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Since Android scales images, why do we need to provide anything but the highest resolution drawables?

For example, if you only have ldpi images, devices that use mdpi will scale down images in the ldpi directory if no mdpi images are provided. So why bother providing mdpi at all? Shouldn't best practice simply be to provide high resolution images for everything everywhere?

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Important to note that multiple image options mean each display type gets the best resolution for its density. My MDPI images are tweaked to make the best use of the fewer pixels. A source image may be high resolution, but trying to cram it into fewer pixels leads to some smooooshing. –  Karen Jul 31 '12 at 14:14
    
With scaling you always lose details. Images that look good on high resolution might not look so good on lower resolution. –  Pieter B Aug 2 '12 at 11:45
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3 Answers

up vote 8 down vote accepted

There's two computer engineering concepts that you must first understand.

Memory

The first is RAM (random access memory). RAM is very fast storage compared to the harddrive. Apps are transferred from the harddrive to RAM when you use a app so you can have fast access to it. What happens when programs use more RAM than you have? Well, some pieces of the program must be paged out into the slower harddrive.

Processing

The CPU (central processing unit) usually does the bulk of the calculations that make your app run. Some more advanced operating systems offload graphics processing to the GPU (graphics processing unit). These processors must decode an image and place them on your screen as a bitmap. Think of a bitmap as a huge grid where each point represents a pixel of the image. The larger the image is, the more these processors have to decode and the more they have to work to animate these images across your screen.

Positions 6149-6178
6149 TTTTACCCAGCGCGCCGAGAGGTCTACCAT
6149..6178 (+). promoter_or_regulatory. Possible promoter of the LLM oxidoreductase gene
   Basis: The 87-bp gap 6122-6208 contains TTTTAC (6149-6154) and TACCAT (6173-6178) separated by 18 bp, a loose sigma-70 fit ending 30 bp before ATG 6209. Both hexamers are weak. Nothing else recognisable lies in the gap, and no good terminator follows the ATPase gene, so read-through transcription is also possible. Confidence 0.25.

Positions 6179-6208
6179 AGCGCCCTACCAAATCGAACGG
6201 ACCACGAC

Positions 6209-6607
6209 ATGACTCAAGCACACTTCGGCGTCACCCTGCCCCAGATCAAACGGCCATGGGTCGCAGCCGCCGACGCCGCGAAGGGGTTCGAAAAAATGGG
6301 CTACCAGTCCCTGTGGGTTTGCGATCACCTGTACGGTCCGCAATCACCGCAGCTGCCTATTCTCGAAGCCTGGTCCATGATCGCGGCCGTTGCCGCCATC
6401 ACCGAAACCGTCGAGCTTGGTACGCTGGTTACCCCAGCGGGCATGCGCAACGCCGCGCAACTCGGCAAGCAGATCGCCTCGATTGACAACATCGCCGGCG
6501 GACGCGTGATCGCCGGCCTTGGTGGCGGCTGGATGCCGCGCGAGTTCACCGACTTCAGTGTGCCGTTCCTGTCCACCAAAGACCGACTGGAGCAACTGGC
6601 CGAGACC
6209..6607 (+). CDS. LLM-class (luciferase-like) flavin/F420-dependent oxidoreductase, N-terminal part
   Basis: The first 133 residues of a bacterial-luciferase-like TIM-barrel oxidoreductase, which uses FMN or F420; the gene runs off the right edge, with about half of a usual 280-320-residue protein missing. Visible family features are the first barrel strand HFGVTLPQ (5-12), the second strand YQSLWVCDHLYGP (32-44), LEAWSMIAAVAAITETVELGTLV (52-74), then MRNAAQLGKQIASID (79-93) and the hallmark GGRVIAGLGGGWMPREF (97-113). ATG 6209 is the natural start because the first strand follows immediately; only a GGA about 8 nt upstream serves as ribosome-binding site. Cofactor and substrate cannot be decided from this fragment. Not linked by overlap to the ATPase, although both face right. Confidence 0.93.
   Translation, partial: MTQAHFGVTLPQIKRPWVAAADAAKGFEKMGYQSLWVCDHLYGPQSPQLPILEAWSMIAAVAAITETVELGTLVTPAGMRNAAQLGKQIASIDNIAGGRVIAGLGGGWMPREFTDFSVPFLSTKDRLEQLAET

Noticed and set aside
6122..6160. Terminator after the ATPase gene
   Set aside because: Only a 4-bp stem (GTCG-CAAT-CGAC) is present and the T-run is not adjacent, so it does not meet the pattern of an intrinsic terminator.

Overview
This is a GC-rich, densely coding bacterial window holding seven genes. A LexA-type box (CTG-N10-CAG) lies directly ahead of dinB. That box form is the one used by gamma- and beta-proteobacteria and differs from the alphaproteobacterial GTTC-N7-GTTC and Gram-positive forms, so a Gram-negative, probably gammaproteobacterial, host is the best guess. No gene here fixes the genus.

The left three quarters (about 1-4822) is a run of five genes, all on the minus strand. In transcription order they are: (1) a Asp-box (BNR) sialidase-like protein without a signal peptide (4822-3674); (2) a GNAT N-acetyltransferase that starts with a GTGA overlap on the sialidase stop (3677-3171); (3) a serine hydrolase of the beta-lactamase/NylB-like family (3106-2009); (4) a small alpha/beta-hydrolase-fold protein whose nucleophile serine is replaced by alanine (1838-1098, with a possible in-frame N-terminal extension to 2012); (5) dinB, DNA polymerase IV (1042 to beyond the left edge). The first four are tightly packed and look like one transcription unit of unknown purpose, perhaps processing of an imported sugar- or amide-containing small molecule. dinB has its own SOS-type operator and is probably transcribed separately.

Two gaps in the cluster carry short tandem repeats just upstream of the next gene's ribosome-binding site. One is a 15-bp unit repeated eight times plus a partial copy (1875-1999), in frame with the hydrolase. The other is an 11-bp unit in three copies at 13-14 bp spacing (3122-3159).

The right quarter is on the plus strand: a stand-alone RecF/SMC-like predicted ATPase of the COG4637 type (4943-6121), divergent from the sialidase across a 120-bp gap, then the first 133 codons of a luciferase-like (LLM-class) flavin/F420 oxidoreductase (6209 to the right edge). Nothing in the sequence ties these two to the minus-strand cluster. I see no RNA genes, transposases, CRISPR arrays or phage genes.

Why multiple resolution assets are needed for Android (and iOS too)

Smaller images decrease memory usage. This leads to faster usage of your app because no parts of the app must be paged out to the slow harddrive. If your app uses less memory, it also means more apps can occupy memory simultaneously, meaning faster multitasking. Phones with low density screens are usually the old phones with less memory, so that's why giving a low resolution option for those phones makes the user experience more fluid.

Smaller images also reduce processing time to decode and animate the images on the screen. Again, the phones with low density screens are likely old phones with weaker processors. Providing low resolution images for these phones will make the app run faster.

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Technically it's not a hard drive; it's Flash storage which is faster than an HDD. It's just (significantly) slower than memory, and less reading will always shorten the length of a read task of course. –  Ben Brocka Jul 31 '12 at 13:29
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In smaller images, not all details that you have in the high-res image will work nicely when scaled down. Instead of adding a nice touch, they might just end up as an ugly smear. That is why small icons not only need to be smaller, they need to be simpler. For that to work, you need to provide different files for different resolutions.

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From developer.android.com:

This scaling can cause artifacts in the bitmaps. To ensure your bitmaps look their best, you should include alternative versions at different resolutions for different screen densities.

A computer with a good graphic editing program does a much better job indeed.

I don't think the problem is really memory usage or processing time (for an average/well designed mobile app), after all this would be done only once when loading the (screen of) the app, and the higher-res image can be discarded immediately after scaling it down in memory. At least, I haven't read anything like this in Android documentation.

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